As mentioned above, this is a big problem for baby lambs if they’re unable to get milk from their mother or from another source, such as being bottle-fed. Even if they desperately try to eat grass or some other food, they won’t be able to chew it with these tiny teeth.

Luckily, it does not take too long for a lamb’s adult teeth to start coming in, a process that usually begins between 4 and 6 weeks of age.

Something else to note is that these teeth don’t come in all at once, giving young lambs that are heading into maturity a snaggletoothed appearance!

sheep on pasture
A few sheep on pasture. They’ll need to be sheared soon enough!

Sheep Wool is Coarser Than Lambs’ Wool

Most people know instinctively that lambswool is incredibly soft, plush, and silky. And they’d be right! It really is. However, the wool of an adult sheep, though incredibly useful for all sorts of fabrics and garments, doesn’t feel quite so soft while it’s still on the sheep.

The wool of adult sheep is invariably coarse, bristly, and wiry, though its physical characteristics can vary considerably depending on the breed. The superior qualities of lambswool mean that it is, of course, a special product owing to the fact that it doesn’t stay so nice for very long.

If lambswool is going to be harvested, it must be done quickly and generally only one shearing will be possible before a young lamb starts to develop its adult wool as it ages.

Adult Sheep are Much Bigger than Lambs

This one seems obvious, but it bears explanation. Sheep are much bigger than the lambs they start out as.

Of course, there are some differences between breeds, but as a rule of thumb, expect a stocky, mature adult sheep to weigh anywhere from 180 to 220 pounds. Note that many are significantly lighter, and some are a whole lot heavier!

This is a marked contrast to a newborn lamb, though, which can weigh as little as 8 lbs or as much as 14 or even 15 pounds. That’s still tiny compared to an adult sheep!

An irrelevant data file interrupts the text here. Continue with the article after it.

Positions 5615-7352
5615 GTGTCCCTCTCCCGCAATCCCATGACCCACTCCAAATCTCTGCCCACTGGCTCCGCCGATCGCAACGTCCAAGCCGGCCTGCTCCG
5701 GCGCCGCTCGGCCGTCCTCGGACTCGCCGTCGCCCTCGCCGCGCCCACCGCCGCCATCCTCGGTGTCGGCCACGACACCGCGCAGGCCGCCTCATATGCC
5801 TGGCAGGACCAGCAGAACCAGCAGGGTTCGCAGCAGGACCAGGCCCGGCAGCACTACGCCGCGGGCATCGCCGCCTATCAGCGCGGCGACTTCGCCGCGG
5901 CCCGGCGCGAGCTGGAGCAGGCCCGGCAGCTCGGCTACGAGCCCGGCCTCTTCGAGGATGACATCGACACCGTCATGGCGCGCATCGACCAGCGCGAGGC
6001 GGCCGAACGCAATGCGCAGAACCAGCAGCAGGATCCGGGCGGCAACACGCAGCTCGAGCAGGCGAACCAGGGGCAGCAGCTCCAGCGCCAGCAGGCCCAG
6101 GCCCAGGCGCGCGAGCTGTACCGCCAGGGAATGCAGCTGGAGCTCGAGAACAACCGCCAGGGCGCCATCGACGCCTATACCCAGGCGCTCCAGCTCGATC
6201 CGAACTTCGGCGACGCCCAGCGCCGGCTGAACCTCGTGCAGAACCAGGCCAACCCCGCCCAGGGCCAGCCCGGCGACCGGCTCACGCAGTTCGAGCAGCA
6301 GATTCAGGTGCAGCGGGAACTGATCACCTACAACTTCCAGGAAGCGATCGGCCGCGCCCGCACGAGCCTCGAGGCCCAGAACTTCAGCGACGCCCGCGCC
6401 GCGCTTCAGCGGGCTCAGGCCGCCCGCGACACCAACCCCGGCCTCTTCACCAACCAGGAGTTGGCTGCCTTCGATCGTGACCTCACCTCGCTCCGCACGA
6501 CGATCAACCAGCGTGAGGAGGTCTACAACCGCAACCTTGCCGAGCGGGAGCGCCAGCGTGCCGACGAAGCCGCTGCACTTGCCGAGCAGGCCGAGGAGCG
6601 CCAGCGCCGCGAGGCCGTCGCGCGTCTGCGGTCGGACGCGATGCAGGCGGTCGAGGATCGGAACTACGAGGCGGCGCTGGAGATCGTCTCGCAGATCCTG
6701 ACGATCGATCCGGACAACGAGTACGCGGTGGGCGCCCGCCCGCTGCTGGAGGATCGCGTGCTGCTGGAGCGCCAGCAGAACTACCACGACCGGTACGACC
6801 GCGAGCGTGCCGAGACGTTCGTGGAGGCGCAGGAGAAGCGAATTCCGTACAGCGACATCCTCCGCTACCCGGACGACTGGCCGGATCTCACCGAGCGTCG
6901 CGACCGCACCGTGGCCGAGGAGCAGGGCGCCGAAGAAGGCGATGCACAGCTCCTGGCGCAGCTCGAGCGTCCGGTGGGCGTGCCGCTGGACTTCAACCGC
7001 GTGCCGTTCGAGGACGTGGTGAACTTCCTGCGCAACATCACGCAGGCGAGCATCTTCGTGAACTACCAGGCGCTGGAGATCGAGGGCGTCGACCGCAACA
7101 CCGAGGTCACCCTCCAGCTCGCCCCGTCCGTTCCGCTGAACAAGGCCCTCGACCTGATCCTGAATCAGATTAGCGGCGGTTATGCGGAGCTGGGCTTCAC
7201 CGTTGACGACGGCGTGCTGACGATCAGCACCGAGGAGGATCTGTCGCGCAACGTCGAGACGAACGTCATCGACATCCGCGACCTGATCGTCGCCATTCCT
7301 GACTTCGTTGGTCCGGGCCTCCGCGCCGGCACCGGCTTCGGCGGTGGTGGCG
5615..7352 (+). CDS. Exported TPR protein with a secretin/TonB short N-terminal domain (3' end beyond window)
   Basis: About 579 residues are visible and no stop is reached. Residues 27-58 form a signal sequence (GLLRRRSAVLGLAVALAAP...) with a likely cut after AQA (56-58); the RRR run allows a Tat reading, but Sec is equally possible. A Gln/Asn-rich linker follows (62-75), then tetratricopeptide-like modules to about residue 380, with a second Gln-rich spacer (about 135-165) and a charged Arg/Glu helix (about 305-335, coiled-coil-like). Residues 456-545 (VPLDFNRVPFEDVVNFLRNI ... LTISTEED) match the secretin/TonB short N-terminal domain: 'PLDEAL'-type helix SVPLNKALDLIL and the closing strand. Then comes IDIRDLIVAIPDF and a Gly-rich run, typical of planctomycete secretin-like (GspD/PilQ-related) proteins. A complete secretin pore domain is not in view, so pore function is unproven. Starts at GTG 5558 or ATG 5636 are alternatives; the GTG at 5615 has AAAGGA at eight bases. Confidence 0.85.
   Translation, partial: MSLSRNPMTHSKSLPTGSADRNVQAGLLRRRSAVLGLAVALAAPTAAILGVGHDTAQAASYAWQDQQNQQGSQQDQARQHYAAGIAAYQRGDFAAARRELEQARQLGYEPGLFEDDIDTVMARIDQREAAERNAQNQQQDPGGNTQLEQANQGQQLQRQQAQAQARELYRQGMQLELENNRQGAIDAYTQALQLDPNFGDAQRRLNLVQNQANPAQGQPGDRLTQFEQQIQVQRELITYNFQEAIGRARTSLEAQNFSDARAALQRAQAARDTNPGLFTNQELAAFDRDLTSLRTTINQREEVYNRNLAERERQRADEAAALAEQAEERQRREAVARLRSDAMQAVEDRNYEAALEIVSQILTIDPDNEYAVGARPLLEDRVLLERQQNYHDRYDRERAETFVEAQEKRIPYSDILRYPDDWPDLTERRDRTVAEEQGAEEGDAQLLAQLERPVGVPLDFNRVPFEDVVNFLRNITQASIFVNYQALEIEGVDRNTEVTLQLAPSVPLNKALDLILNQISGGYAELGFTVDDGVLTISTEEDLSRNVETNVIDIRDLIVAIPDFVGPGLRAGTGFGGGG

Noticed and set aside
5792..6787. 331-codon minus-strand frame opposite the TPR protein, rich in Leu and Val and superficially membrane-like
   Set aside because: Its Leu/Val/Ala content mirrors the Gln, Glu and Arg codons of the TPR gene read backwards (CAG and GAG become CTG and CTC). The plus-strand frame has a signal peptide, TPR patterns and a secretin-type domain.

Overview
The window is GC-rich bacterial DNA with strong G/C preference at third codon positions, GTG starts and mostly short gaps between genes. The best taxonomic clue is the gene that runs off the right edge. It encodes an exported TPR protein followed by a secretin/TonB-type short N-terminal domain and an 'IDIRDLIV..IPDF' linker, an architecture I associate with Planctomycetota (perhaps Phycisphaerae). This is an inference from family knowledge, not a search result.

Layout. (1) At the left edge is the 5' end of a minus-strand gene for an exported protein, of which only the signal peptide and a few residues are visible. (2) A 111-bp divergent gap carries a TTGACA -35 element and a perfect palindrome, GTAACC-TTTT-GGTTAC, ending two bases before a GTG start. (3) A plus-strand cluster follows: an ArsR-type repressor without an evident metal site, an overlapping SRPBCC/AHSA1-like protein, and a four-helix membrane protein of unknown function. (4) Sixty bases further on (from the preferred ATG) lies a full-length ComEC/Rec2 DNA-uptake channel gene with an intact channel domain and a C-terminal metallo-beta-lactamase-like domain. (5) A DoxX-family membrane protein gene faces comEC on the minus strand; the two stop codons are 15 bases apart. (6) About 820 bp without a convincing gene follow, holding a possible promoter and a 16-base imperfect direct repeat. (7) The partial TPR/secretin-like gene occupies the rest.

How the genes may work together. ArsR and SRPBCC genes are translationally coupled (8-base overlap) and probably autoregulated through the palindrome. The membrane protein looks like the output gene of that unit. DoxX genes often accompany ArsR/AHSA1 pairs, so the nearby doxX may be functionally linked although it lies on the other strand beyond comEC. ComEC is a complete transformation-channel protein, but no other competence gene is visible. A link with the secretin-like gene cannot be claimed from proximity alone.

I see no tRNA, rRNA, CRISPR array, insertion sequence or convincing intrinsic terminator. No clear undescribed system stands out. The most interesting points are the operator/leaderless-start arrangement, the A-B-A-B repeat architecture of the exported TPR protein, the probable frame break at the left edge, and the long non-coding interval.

But, as with all babies, they don’t stay that small for long: lambs will be adolescents and dramatically bigger in three or four months, and almost entirely physically mature in 6 to 8 months.

When a lamb is 11 months old, you’ll have to remind yourself that they are still indeed called a lamb; they will look just like an adult sheep!

Only Adults Have Horns

Some sheep have horns, and some don’t. Some breeds will develop horns depending on the individual sheep, while others won’t, and this includes males and females.

But, one thing that all horn-bearing breeds have in common is that those horns only come in well after they are born and start to mature.

Lambs will never be born with horns. Their genetics will determine if they grow horns as they develop, but they won’t show any signs of them while they are precious and young.

At around a month of age, if a lamb is destined to get horns, tiny bumps, known as buds, will start to develop on top of their head. Slowly, but surely!

Once they’re about a year old and properly called sheep, their horns might be ready to start growing properly, but in some breeds, not even then.

Mutton and Lamb Meat Aren’t Strictly the Same Thing

Have you ever heard of mutton? That’s just a special term for sheep meat. If you live in the United States, you might not be familiar with the term, and that’s because, confusingly, most sheep meat is referred to as lamb.

I hate to break it to you, but lamb meat, actual lamb meat, comes from lambs. As we learned, this means sheep that are under a year old, but some very young lamb, known as spring lamb, comes from sheep that are no older than 3 months.

As a rule, the difference between the two grades of sheep meat is readily apparent: lamb is tender, succulent, and has a clean, bright flavor.

Mutton, taken from adult sheep, tends to be tough and has a gamey flavor that lots of folks find distinctly unpleasant. If you want a superior dining experience, lamb is what you want.